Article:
And since $f$ is continuous from the right at $a$,
hence there exists an interval $[a, a+\delta)$ such that $f(x) < \mu$
in this interval.
1. Thus, $A$ has an infimum(obviously $a$) and a supremum.
1. Let $c = \sup A$.
1. We will claim that $f(c) = \mu$.
If $f(c) > \mu$, then:
1. $c > a$.
1. $f$ is continuous at $x=c$.
1. Thus, there exists an $\epsilon > 0$ such that
$f(x) > \mu$ whenever $c - \epsilon < x \leq c$.
1. Therefore, the interval $(c - \epsilon, c]$ is not included in $A$.
1. Therefore, $c-\epsilon$ is an upper bound for $A$.
1. This contradicts the assumption that $c = \sup A$.
If $f(c) < \mu$, then:
1. $c < b$.
1. $f$ is continuous at $x=c$.
1. Thus, there exists an $\epsilon > 0$ such that
$f(x) < \mu$ whenever $c \leq x < c + \epsilon$.
1. Therefore, the interval $[c, c + \epsilon)$ is included in $A$.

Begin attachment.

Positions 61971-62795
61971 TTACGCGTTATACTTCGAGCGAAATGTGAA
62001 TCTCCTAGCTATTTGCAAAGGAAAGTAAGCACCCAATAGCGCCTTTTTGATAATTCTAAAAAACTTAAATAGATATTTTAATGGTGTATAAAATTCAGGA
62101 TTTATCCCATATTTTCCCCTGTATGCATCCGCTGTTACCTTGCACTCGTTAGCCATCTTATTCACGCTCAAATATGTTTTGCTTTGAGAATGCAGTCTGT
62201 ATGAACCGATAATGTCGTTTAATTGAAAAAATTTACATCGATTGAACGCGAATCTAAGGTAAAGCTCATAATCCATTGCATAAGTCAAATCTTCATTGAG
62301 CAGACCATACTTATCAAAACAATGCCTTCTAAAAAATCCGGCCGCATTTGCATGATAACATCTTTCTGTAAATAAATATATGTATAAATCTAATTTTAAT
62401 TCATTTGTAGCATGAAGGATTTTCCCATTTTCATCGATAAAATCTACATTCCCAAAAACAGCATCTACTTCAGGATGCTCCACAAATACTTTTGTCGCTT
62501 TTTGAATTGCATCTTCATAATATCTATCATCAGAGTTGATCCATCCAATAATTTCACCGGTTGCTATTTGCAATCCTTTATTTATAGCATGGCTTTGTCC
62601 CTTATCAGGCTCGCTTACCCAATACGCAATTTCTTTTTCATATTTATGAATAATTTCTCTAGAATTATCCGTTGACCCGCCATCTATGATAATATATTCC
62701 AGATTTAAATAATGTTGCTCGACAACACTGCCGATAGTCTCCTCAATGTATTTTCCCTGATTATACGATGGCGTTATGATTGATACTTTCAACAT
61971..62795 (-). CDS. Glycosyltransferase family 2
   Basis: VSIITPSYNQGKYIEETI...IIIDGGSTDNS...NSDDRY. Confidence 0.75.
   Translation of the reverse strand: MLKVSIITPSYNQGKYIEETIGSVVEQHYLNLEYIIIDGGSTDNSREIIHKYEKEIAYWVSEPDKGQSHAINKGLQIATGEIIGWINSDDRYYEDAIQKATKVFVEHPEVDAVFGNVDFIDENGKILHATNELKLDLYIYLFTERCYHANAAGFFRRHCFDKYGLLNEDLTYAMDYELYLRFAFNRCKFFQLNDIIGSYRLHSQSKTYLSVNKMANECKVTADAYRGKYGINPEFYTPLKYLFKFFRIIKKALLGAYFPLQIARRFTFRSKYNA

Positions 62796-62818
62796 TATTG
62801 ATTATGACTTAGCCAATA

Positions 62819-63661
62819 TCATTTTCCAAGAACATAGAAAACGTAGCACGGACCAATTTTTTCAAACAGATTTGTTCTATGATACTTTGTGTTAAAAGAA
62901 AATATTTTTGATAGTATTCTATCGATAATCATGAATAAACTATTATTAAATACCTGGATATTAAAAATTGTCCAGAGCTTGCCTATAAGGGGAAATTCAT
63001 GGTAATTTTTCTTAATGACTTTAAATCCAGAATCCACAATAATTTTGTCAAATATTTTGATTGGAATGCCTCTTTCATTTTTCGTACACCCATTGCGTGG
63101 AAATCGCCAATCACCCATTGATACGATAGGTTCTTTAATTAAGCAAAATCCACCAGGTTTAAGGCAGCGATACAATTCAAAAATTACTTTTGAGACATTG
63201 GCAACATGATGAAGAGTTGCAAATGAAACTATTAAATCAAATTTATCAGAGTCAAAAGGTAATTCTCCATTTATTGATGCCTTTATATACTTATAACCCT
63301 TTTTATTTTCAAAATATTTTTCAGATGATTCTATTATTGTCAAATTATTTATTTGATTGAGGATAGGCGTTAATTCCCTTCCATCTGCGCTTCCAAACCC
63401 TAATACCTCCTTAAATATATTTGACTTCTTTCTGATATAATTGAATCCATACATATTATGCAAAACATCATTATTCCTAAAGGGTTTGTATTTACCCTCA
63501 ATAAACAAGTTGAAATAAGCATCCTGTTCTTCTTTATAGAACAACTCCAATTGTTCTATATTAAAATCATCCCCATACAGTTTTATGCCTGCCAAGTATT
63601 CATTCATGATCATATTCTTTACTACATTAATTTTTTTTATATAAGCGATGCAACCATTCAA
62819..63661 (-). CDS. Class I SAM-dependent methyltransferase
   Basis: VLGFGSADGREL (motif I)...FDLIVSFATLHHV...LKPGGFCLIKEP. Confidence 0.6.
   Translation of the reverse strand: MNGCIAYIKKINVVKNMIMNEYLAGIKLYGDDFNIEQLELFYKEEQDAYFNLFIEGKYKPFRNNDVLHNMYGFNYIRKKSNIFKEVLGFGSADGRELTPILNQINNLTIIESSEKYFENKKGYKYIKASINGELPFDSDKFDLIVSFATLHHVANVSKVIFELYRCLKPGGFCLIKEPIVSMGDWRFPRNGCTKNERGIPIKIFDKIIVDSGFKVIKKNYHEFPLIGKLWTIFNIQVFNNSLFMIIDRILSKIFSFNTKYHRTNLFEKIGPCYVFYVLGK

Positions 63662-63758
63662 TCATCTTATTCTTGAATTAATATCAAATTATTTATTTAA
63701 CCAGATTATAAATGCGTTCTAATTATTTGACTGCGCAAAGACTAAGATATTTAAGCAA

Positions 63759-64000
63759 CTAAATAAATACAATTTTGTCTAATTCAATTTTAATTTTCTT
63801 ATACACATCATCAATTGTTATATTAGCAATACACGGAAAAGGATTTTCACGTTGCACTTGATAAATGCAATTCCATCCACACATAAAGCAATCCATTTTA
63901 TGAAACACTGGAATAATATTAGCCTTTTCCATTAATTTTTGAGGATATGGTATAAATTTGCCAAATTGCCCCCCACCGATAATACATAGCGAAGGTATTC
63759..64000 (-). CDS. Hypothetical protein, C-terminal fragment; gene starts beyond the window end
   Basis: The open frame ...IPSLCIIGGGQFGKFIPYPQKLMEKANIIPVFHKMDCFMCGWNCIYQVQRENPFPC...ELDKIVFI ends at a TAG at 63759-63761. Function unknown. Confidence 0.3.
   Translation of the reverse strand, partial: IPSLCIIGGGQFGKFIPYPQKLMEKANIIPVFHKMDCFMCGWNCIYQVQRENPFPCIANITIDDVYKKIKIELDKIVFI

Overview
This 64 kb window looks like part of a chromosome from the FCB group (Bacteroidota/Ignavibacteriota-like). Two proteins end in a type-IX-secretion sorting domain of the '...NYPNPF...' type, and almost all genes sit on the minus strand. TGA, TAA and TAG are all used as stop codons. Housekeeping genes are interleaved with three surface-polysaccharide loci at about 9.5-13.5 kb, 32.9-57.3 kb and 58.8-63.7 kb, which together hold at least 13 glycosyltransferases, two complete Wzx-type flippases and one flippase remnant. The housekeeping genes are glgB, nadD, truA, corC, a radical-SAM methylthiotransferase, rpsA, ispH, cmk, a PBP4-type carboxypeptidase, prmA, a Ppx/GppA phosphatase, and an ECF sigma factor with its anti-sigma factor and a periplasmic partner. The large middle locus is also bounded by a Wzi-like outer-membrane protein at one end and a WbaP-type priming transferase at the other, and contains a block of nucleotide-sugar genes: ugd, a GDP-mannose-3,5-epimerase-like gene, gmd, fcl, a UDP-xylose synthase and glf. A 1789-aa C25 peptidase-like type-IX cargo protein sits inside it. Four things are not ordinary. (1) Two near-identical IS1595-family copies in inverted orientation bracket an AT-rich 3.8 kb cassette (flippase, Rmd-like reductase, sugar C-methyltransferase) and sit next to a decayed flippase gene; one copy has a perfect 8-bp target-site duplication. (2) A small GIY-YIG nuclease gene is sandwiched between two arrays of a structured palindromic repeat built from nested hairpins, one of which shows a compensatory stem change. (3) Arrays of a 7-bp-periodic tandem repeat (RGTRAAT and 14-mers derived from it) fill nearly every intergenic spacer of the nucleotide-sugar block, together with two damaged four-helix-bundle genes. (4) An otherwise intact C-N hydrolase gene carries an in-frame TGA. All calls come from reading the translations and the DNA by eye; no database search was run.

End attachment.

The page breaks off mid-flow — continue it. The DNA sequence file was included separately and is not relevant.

1. Therefore, $c$ is not an upper bound for $A$.
1. This also contradicts the assumption that $c = \sup A$.
Therefore $f(c) = \mu$ must be true.
A similar argument can be pursued when $f(b) < \mu < f(a)$.
```
Note that the proof picks up just one possible value of $x$
such that $f(x) = \mu$. It is quite possible that $f$ attains
$\mu$ more than one times in the interval $[a,b]$. The proof
doesn't claim to find all such values of $x$.
In this sense, this theorem is a weak result as it claims
the existence of just one point at which $f(x) = \mu$.
It doesn't claim to characterize the set of points at which $f(x) = \mu$.
## Uniform Continuity